The challenge that has troubled Kenya’s land sector stems from historical practices.
In the past, land was given out by the President, District Commissioners, Land Commissioner and clerks of local authorities. Clerks were working at the behest of county or municipal councillors.
Each time someone was elected into the now-defunct county councils, land would be used to buy their loyalty. When one was found to be in good books with the Kanu regime, they got land. When one wanted to preserve his kingdom after attaining leadership, they used land as a gift to earn followers. Land then was a reward for loyalty so no procedure was followed.
It never occurred to the perpetrators that there would be a reform process that would take away the powers from individuals to one institution.
That explains why the land reforms question has faced a lot of challenges. If you get anyone who is very rich in Kenya, usually they own huge parcels of land. Even if you look at how the white settler farms were transferred, it was our own powerful people who took over the sprawling farms.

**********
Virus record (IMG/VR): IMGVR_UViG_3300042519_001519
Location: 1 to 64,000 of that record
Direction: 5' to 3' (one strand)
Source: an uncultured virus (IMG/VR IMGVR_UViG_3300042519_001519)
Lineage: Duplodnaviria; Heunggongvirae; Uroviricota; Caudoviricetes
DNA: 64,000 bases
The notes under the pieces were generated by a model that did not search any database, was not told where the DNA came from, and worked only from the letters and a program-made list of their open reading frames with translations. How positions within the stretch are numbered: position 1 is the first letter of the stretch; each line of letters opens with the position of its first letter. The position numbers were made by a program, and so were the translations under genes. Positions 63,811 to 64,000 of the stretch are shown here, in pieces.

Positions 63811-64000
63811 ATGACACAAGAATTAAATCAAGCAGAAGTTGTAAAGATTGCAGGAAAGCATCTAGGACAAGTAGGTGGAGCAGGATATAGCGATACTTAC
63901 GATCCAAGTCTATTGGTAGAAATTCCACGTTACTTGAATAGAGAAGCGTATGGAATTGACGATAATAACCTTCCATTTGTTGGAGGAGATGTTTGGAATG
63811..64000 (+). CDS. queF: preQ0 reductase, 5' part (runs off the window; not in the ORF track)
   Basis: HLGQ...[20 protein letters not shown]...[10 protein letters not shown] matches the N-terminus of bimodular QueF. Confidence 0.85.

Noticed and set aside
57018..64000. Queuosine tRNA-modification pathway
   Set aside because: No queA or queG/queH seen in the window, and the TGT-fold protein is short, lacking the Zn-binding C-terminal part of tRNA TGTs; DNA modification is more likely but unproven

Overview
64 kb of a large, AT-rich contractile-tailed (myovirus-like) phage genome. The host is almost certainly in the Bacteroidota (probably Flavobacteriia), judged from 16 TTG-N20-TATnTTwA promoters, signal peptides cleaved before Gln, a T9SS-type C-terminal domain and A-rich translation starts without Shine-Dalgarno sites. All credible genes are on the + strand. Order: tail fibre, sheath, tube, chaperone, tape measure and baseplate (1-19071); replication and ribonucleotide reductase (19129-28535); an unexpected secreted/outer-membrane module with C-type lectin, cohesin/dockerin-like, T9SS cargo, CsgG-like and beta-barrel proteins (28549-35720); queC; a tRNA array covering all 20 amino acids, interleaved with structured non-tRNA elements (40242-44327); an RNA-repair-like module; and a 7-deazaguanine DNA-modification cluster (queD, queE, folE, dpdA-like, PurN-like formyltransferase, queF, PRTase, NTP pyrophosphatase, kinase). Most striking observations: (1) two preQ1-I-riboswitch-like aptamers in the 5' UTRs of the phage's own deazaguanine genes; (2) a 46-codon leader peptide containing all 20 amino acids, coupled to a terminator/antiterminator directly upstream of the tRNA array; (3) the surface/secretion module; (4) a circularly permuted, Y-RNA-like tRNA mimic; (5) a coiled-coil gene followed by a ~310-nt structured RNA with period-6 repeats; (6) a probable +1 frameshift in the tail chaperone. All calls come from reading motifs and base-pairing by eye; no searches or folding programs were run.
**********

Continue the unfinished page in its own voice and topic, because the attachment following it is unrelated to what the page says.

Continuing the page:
Land has been used to dispossess the poor and to reward the rich so that they can continue ruling. That is why the issue of land cannot be solved easily. Looking at even family to family set up, you find that those who have land continued to get more. This is what created vigilante groups – most of the youths were from families that had been dispossessed.
This is the same reason the government has a problem with implementing the Community Land Act.
The government is not at ease with it. This is because it requires that any communal land be handed back to the respective community.
Individuals who grabbed cannot allow communities to own the parcels. The coastal region or Maasai land is a case in point.
The National Land Commission cannot do much because the bosses are appointees of the State; they work at the behest of those in power. The people in power are protecting their land. Name them, who is who in the Republic of Kenya, the land question is what troubles them.
There is no one – from among the who is who in power today – who doesn’t have a land problem.
That is why it is not easy to land a senior position in the NLC.
See the link: https://www.the-star.co.ke/news/2020-04-24-land-used-as-bribe-to-reward-loyalty/